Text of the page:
Articles Tagged with Maine wrongful death attorney

Drunk driving in Maine causes more wrongful deaths than any type of violent crime. In 2014, law enforcement officials reported 25 people died by homicide, while 50 died in drunk driving accidents, according to the National Highway Traffic Safety Administration. That’s double. Impaired driving accounts for more than a third of all motor vehicle fatalities in this state. What’s more, the problem appears to be getting worse. The number of operating under the influence deaths in Maine spiked from 44 to 50 in a single year – an increase of nearly 14 percent. Many hundreds more are injured.

We saw it once again in the community of Strong, about 1.5 hours from Bangor. According to the Kennebec Journal, police are reporting a fiery, head-on collision that killed one driver, injured two passengers, and sent another motorist to a Farmington jail on an OUI charge – a class B felony for operating under the influence resulting in death.

The collision was reported at around 7:45 p.m. on a recent Tuesday, when authorities received a call about a traffic accident and possible entrapment on Lambert Hill Road. Authorities arrived to discover two pickup trucks that had collided head-on and were both in flames. The allegedly drunk driver, 24, managed to escape his vehicle, as did his two passengers, although they were injured. However, the driver and sole occupant of the other truck was not able to get out. Fire officials were only able to retrieve his body once they had extinguished the flames.

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A baby girl was killed in a Maine car accident on the state turnpike in Wells. Four other people were injured in the crash, according to The Portland Press Herald

It was about 4 p.m. Heavy rains poured onto the roadway. A 22-year-old woman was at the wheel. The 11-month-old baby girl was in the back seat.

The driver allegedly lost control of the vehicle, slammed into guardrails and then came to rest along the tree line on the southbound side of the turnpike. The girl’s mother, 21, had been in the front passenger seat of the car. She and the driver were transported to the Maine Medical Center in Portland with serious injuries.

Two other children in the vehicle – a 3-year-old girl and a 4-month-old boy – survived with minor injuries. Those two, identified as the offspring of the driver, had been buckled into proper child safety harnesses. The 11-month-old girl had also been buckled into a child safety seat in the back. However, she nonetheless suffered fatal head injuries. She was transported to a local hospital, where she died of her injuries.  Continue reading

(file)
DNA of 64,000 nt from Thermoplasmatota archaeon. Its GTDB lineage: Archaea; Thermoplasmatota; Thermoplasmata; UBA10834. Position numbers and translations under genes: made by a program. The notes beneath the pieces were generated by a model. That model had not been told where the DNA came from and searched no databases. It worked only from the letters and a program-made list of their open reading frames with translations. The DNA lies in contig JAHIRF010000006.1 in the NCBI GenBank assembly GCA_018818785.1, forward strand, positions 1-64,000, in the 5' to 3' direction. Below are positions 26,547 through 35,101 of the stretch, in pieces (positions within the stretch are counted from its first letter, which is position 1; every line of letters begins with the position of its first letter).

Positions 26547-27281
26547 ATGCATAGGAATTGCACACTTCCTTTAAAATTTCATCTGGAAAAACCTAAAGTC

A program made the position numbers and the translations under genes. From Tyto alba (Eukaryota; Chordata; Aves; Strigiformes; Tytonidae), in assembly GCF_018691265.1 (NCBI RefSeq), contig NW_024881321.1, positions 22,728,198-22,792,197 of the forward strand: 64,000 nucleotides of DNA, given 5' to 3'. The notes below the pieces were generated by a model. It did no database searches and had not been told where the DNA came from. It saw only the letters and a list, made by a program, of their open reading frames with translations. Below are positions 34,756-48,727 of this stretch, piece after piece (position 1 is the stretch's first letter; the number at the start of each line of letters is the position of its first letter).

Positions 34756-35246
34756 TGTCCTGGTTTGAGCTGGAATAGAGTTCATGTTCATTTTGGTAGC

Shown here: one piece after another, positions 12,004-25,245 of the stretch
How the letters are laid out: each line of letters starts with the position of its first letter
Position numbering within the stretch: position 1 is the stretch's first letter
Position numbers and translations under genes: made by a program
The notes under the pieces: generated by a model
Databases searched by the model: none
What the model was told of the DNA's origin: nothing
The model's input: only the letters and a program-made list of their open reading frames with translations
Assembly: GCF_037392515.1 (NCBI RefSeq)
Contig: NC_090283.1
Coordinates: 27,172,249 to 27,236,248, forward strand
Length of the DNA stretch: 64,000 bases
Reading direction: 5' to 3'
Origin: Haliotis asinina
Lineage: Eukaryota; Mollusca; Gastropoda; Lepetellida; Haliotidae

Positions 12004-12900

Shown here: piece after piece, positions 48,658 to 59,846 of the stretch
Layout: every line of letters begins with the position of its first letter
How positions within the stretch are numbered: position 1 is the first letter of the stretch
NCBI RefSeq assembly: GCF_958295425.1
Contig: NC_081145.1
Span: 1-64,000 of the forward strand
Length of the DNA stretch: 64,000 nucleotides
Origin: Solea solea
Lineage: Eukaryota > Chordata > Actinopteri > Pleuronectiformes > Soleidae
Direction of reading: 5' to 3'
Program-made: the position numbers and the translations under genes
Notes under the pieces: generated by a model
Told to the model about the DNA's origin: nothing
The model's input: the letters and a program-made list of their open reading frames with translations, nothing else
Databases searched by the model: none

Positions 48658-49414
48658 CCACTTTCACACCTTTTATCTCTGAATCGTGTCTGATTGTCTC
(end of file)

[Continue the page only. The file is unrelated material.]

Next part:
The surviving husband of a 67-year-old woman who died as a passenger in a Maine car accident has filed a lawsuit to recover damages from the two drivers involved in the wreck. One of those drivers is a young, uninsured motorist who was without a license at the time of the crash. The other is his late wife’s sister. 

Although it may seem unsettling that one would take legal action against a relative, especially one who has likely already suffered such trauma, there is a very practical reason for such action. It has to do with insurance coverage and the fact that the 22-year-old driver who struck the two women didn’t have any.

Meanwhile, decedent and her sister were covered by uninsured motorist (UM) coverage and underinsured motorist (UIM) coverage. These coverage forms will provide coverage when the at-fault driver(s) either don’t have any insurance or when the insurance available isn’t enough.  Continue reading

The father of a 21-month-old boy says their child died in a Portland hospital after falling ill a week after a visit to the Oxford County Fair. The child was diagnosed with Hemolytic Uremic Syndrome, which is a disease born of E. coli, a bacteria that’s typically found in the intestines of both humans and animals.

After learning of another toddler who is in critical condition with the same condition after visiting the same petting zoo, the deceased boy’s father said he is convinced his child picked up the illness at the petting zoo. He told the Boston Globe he and the other family compared notes on everything they ate, places they went, cleanliness practices. He said the two children didn’t know each other and had never met.

“But we both went to the petting zoo,” he told a reporter.

The other child, 17 months, remains hospitalized. Continue reading

A landlord in Cumberland County is facing criminal charges that could carry up to 30 years prison time for a fatal fire in November that killed six people.

In addition to six counts of manslaughter, the landlord is accused of three misdemeanor code violations for failure to have working smoke detectors, have a second escape from an upstairs bedroom and clear stairwells.

These kind of issues, if proven, would provide a strong basis for the pending premises liability lawsuits, which have been filed by several of the victims’ families.

The family of a 16-year-old boy killed in a Maine ATV accident last summer has filed a civil lawsuit against the family of another 16-year-old who was driving the car with which he collided.

According to the crash report, the decedent was operating the ATV (all-terrain vehicle) behind the vehicle driven by h is 16-year-old friend. They were traveling the same direction when the ATV operator attempted to overtake the car. As he crossed back into the northbound lane, the ATV and car collided, causing the ATV to overturn and the rider to be ejected.

Decedent was not wearing a helmet and died of his injuries.

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